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Class-action suits claim OSU ignored doctor's alleged sex abuse

Two class-action lawsuits filed this week by former wrestlers claim Ohio State University turned a blind eye to a doctor's alleged sexual abuse of student athletes.

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Jean Casarez, Laura Dolan
Holly Yan (CNN)
(CNN) — Two class-action lawsuits filed this week by former wrestlers claim Ohio State University turned a blind eye to a doctor's alleged sexual abuse of student athletes.

In recent weeks, several former OSU athletes have publicly claimed Dr. Richard Strauss, who died by suicide in 2005, sexually abused them under the guise of a medical examination.

In a suit filed Monday, four John Does -- formerly a part of the wrestling team -- allege they were "sexually assaulted, battered, molested, and/or harassed" by the team doctor in the 1990s, according to the lawsuit.

One plaintiff claims this happened in the late 1980s and 1990s during approximately 50 physical examinations.

In its legal argument for the university's culpability, the suit claims that "an appropriate person" of OSU "within the meaning of Title IX, including but not limited to, former Athletic Director and Assistant University Vice President Andy Geiger and former head wrestling coach Russell Hellickson, had actual and/or constructive notice of sexual assault, battery, molestation, and harassment committed by Dr. Strauss and the other sexual predators, as described herein this complaint."

The lawsuit alleges during the 1994-95 season that two wrestlers met with Geiger and complained about the voyeuristic and lewd conduct of men in the locker room and sauna. The suit says Geiger promised to look into the situation. "But OSU did nothing,"

The suit seeks compensation for damages in an amount to be determined at trial for one count of violating Title IX and one count civil rights due process violations.

Ohio State on Tuesday evening said it remains "actively committed to uncovering what may have happened and what university leaders at the time may have known" about Strauss' alleged actions.

"We are aware of reports that individuals at the university did not respond appropriately during that era. These allegations are troubling and are a critical focus of the current investigation," the university said in a statement.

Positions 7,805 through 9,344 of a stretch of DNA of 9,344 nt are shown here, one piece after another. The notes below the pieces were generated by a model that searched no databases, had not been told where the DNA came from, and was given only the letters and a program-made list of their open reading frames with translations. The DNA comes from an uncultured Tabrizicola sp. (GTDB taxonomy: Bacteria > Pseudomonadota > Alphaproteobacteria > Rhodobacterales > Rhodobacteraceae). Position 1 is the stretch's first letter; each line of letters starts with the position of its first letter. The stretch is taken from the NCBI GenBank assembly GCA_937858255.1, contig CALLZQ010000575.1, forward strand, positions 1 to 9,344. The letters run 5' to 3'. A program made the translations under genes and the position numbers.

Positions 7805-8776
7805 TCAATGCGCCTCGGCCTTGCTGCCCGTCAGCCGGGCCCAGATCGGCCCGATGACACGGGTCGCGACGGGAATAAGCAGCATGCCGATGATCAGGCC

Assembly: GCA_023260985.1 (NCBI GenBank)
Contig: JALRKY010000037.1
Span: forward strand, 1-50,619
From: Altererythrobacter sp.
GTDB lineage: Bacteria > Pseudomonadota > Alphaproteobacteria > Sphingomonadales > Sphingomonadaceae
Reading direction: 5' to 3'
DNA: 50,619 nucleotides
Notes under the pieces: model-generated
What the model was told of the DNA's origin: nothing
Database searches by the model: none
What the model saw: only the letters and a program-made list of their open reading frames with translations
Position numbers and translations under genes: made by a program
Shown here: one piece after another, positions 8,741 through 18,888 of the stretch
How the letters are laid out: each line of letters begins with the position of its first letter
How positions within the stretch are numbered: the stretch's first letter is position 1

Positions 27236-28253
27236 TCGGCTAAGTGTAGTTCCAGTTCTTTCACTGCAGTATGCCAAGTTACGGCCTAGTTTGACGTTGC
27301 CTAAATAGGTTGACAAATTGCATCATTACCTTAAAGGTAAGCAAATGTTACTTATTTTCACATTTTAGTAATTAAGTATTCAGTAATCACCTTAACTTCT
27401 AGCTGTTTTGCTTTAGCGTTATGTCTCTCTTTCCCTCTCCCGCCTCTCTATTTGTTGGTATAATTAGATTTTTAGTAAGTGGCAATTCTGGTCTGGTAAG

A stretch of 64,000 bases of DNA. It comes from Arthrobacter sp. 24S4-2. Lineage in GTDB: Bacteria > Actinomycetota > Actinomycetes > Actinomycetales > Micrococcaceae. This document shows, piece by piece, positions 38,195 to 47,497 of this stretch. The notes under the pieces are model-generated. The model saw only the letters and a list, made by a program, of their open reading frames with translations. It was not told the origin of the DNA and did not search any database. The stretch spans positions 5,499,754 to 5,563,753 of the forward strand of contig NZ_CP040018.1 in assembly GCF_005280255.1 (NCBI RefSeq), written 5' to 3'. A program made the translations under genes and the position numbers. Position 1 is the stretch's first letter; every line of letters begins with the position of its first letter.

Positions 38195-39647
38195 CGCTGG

A second lawsuit filed Tuesday says Strauss posed a "substantial risk of sexual abuse, harassment and molestation to the young male student-patients who sought treatment through OSU."

The anonymous wrestler who filed the suit says he was inappropriately touched and sexually harassed while receiving care from Strauss on multiple occasions, according to the lawsuit. He wrestled for OSU from 1982 to 1984.

OSU said it is reviewing the litigation.

The lawsuit does not name US Rep. Jim Jordan, a former OSU assistant wrestling coach. Some former wrestlers have claimed Jordan knew about the alleged abuse. But Jordan has refuted those claims and said he will cooperate with third-party officials in their investigation for the university.

Neither Hellickson, Geiger, or Jordan are named as defendants.

CNN has reached out to Hellickson for comment and is also reaching out to Geiger.

This isn't the only lawsuit OSU is dealing with. In a separate class-action suit involving OSU, accusers claim diving coach William Bohonyi preyed on at least two female divers.

That lawsuit names Bohonyi, USA Diving and the Ohio State University Diving Club as defendants. The OSU Diving Club, where Bohonyi coached, provides recreational diving lessons and is billed on its website as having the second-highest ranking junior USA Diving team in the nation.

According to that suit, Bohonyi "demanded oral sex" from a female diver who was a student at Indiana University at the time. It claims Bohonyi "forced her to trade sex for diving coaching."

Another diver says she was 16 when Bohonyi began to sexually abuse her in 2014.

"Immediately upon learning of the allegations regarding a dive club member in 2014 against Will Bohonyi, the university placed him on administrative leave and opened an administrative investigation," OSU said in a statement.

The university said it also notified Franklin County Children Services, university police and USA Diving at the time.

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